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Flashcards in Cardiovascular Disease Deck (36):
1

What is Hyperlipidemia?

Increased cholesterol, phospholipids, and triglyceride levels in blood

2

How are lipids transported in the blood?

Apoproteins

3

What is a lipoprotein?

Apoprotein-lipid complex

4

What are the different lipid densities?

LDL
VLDL
HDL

5

Which lipids don't you want in your blood?

LDL
VLDL

6

Which lipids are good lipids?

HDL

7

How are lipids transported into the blood through the intestinal tract?

Cholymicrons

8

What is atherosclerosis?

Atheroma that forms in the intima of a larger blood vessel wall

9

What is an atheroma?

Fibrofatty tissue

10

What does atherosclerosis result in?

Hypoperfusion (ischemia) of tissues

11

What is an infarction and what is it a result from?

Cell death due to ischemia

12

What are the three stages of a lesion in atherosclerosis?

Fatty streak
Fibrous atheromatous plaque
Complicated lesion

13

What is the "fatty streak" stage of a lesion?

Cells and lipids are deposited in the vessel wall resulting in discolouration. Change only occurs in blood vessel wall. There is still 90% patency of BV

14

Describe the "fibrous atheromatous plaque" stage

Further deposition of cells (macrophage and platelets) lipids, fibres and smooth muscle cells. Change still only occurs in the vessel wall. 40%-50% compromise

15

Describe "complicated lesion" stage

This stage triggers an MI, stroke. Change occurs in the lumen of the BV. The thrombus can be dislodged and travel elsewhere in the body and cause a blockage.

16

Describe the pathogenesis of atherosclerosis

Monocytes and other inflammatory cells bind to endothelium, once monocytes enter endothelium they become macrophages. Macrophage release free radicals (causing more injury) and engulf lipids, foam cells release growth factor causing muscle cell proliferation in BV forming an atheroma, blood then hemorrhage a into plaque/atheroma resulting in a thrombus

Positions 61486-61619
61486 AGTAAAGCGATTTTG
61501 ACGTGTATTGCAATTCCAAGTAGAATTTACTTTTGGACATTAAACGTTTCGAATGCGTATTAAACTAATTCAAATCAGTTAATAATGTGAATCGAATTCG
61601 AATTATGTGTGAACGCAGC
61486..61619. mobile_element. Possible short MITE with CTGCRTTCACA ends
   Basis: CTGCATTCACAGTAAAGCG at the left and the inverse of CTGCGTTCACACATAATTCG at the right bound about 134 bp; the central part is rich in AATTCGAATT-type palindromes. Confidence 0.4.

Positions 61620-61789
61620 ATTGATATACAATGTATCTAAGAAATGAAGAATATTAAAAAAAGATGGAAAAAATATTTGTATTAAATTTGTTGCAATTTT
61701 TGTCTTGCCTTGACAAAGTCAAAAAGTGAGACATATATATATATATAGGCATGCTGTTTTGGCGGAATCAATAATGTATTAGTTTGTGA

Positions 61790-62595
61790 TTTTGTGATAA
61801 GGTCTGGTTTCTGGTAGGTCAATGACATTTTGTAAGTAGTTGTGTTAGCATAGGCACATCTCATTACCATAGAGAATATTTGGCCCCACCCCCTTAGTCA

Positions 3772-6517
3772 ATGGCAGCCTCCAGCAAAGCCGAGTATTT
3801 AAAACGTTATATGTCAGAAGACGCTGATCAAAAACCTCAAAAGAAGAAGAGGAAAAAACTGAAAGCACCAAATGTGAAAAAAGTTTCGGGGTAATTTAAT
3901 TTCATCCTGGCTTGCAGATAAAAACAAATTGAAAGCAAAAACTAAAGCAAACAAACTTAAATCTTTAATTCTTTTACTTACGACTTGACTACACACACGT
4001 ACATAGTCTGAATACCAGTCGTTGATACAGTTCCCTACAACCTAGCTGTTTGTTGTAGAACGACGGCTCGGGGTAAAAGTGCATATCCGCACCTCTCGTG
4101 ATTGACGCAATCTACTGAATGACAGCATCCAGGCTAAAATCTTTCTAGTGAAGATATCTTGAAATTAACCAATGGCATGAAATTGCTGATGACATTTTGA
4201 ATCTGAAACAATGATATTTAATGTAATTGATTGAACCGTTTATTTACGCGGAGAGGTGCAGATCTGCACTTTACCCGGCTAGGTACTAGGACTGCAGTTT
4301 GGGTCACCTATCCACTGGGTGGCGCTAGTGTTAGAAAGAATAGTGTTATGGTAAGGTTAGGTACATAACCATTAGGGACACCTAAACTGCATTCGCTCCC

17

What is a macrophage that has engulfed a lipid called?

Foam cell

18

Where are the most common sites for atherosclerosis?

Abdominal aorta and iliac arteries
Proximal coronary arteries
Thoracic aorta, femoral and popliteal arteries
Vertebral, basilar, and middle cerebral arteries

19

What is hypertension?

Persistently increased blood pressure that cannot be brought back to normal

20

Why is a normal blood pressure needed?

To properly perfuse tissues

21

What are four major control systems of BP?

Arterial baroreceptors
Renin-angiotensin system
Vascular auto regulation
Regulation of fluid volume

22

Where are arterial baroreceptors located?

Carotid artery and aorta

23

How does the RAAS system regulate BP?

Enzyme renin is released by kidney which coverts angiotensin I to angiotensin II which increases BP by vasoconstriction, increases Na+ reabsorption in kidney

24

How does the vascular auto regulation system regulate BP?

Vessels constricting or dilating on their own

25

How does the regulation of fluid volume occur to regular BP?

ADH and aldosterone act on kidney to increase water and sodium reabsorption

26

If someone has a BP that overlaps in two categories, how do we categorize their HTN?

Err on side of caution and categorize their HTN in the higher category

27

What are risk factors of CVD?

Smoking
HTN
Hyperlipidemia
High cholesterol
Diabetes
Obesity
Physical inactivity

28

What is malignant HTN?

When the diastolic BP is >120, very serious

29

What are the manifestations of HTN

Increased BP

30

What are late complications of HTN

Palpitations, AM headache, blurred vision, dizziness, organ damage

31

What is the first type of treatment for HTN?

Lifestyle modifications (diet, exercise, weight loss)

32

What is the first line drug therapy used for HTN?

Diuretic

33

How does a diuretic decrease BP?

Kidneys excrete more water which decrease blood volume and decreases BP

34

What do calcium channel blockers do to decrease BP?

They block the channel calcium takes to cross the cell membrane and is necessary for creating an action potential. The less calcium that crosses means the hearty decrease number or strength of beats

35

What does an angiotensin II reception blocker do to decrease BP?

It blocks receptors that angiotensin II binds to and prevents vasoconstriction

36

What do ACE I medications do to decrease BP?

They inhibit the enzyme (ACE) that conveys angiotensin I to angiotensin II